Too Close For Comfort: Application of Shareholder’s Derivative Actions to Disputes Involving Closely Held Corporations
Posted Wednesday, September 2, 2009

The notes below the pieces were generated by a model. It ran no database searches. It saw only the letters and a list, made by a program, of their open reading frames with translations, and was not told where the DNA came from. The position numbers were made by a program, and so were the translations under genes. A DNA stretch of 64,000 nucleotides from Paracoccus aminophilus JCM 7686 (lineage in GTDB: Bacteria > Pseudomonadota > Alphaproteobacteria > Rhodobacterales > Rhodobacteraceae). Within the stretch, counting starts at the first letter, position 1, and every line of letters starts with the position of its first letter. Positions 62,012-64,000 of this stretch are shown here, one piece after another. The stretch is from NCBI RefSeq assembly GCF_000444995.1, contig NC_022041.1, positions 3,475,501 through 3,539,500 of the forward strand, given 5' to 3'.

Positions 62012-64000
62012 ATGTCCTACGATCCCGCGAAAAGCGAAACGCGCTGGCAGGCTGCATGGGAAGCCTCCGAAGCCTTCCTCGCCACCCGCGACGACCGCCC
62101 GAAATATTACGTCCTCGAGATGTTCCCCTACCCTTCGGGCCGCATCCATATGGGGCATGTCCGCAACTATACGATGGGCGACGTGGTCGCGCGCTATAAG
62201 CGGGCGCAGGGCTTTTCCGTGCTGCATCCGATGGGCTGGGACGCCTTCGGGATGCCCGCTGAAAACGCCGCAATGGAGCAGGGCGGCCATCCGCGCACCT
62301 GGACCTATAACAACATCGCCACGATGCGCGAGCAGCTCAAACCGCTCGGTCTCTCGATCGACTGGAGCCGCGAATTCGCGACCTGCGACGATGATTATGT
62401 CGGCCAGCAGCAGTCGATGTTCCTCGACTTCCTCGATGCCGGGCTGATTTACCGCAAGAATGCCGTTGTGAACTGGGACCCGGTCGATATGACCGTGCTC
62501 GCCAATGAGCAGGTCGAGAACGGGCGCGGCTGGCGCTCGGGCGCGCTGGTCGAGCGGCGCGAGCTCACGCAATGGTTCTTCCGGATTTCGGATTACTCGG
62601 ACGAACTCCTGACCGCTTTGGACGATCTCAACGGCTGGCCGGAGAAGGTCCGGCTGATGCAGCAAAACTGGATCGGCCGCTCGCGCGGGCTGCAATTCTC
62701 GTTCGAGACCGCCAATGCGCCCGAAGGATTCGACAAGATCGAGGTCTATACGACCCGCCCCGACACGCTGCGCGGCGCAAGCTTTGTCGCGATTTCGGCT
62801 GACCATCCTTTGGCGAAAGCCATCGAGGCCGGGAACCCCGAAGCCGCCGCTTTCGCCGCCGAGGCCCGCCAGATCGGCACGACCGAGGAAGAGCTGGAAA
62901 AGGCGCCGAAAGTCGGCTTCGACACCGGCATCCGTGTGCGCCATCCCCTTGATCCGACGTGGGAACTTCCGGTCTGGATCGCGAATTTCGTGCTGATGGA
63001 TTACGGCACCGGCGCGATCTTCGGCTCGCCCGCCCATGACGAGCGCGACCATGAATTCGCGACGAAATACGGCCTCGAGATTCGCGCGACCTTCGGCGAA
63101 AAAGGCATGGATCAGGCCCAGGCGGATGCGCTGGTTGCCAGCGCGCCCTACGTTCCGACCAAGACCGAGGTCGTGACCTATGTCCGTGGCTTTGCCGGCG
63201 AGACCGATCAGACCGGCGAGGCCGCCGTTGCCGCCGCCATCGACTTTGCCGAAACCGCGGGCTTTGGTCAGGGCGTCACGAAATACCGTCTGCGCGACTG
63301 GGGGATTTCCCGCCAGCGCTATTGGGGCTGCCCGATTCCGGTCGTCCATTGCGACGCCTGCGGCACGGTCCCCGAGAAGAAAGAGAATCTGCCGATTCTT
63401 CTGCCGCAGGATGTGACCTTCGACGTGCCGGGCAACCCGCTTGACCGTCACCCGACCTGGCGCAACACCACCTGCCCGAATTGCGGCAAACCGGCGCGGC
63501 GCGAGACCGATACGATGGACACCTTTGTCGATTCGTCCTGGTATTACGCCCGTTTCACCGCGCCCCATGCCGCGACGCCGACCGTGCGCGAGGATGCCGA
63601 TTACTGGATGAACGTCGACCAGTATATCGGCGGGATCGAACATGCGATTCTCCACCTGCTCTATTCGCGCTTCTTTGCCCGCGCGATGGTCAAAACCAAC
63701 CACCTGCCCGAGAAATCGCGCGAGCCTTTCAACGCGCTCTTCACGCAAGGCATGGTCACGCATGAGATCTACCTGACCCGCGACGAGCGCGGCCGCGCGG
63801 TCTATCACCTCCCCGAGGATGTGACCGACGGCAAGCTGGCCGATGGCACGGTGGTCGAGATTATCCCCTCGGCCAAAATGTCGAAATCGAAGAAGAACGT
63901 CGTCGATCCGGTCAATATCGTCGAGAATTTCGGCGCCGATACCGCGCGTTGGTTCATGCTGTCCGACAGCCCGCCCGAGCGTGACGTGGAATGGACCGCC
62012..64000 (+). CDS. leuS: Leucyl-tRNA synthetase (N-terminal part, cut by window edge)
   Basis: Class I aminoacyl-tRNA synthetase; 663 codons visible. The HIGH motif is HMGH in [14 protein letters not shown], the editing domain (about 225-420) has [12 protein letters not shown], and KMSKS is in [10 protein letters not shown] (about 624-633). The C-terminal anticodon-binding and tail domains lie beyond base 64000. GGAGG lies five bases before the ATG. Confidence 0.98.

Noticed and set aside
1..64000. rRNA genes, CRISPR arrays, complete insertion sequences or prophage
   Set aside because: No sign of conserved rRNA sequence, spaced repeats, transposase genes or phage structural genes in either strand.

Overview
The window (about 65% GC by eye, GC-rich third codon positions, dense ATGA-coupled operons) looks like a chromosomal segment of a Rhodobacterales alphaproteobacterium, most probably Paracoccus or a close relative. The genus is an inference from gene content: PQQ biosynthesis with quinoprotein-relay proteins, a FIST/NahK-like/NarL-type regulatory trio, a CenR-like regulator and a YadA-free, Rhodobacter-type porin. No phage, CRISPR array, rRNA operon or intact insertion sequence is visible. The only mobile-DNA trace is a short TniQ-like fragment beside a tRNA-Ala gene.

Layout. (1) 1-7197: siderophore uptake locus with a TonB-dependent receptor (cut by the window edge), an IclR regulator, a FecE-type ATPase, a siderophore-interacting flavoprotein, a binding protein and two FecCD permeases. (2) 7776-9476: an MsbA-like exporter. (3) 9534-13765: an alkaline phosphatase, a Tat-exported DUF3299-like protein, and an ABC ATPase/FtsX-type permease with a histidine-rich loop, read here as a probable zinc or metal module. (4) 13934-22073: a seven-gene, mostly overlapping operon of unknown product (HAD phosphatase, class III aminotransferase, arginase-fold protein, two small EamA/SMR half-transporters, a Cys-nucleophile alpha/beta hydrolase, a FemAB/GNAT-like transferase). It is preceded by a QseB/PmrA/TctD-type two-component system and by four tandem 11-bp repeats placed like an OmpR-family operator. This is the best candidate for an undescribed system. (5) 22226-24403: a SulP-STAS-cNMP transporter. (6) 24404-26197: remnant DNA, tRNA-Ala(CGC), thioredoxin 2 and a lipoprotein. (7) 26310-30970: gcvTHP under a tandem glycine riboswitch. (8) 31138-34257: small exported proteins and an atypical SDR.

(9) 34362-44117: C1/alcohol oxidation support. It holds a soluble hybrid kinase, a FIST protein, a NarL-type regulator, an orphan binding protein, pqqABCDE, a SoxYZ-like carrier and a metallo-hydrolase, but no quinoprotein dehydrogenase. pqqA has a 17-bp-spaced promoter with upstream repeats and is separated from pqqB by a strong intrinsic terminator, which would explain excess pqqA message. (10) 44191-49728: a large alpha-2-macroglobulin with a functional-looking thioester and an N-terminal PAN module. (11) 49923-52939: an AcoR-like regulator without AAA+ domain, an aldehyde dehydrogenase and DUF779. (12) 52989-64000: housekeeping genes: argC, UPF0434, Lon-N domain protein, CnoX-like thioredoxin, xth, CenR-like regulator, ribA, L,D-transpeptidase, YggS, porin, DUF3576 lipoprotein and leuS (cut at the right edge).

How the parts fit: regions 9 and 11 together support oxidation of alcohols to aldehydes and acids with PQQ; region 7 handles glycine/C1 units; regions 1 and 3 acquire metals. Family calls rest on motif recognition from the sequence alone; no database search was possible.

Should traditional shareholder’s derivative rules apply to close corporation disputes?  The ALI has proposed that closely-held corporations may be treated as partnerships in the context of internal disputes.  The rationale for shareholder derivative suit requirements – to protect creditors, to benefit all shareholders proportionate to their ownership interests, to discourage strike suits, and to permit the corporation to manage the suit and its resolution under court supervision – are less powerful in the context of closely held corporations.  In fact, adhering to the requirements of shareholder’s derivative actions can increase the cost and complexity of suit, shift the expense of internal dissention to the corporation, and leave some members (for example, defrauded former shareholders) without a remedy. The ALI standards have been adopted, largely by judicial decision, in some states, rejected in others, and left unaddressed in California.  This paper proposes that California adopt rules to adjudicate disputes in closely held corporations, and, by extension, LLCs.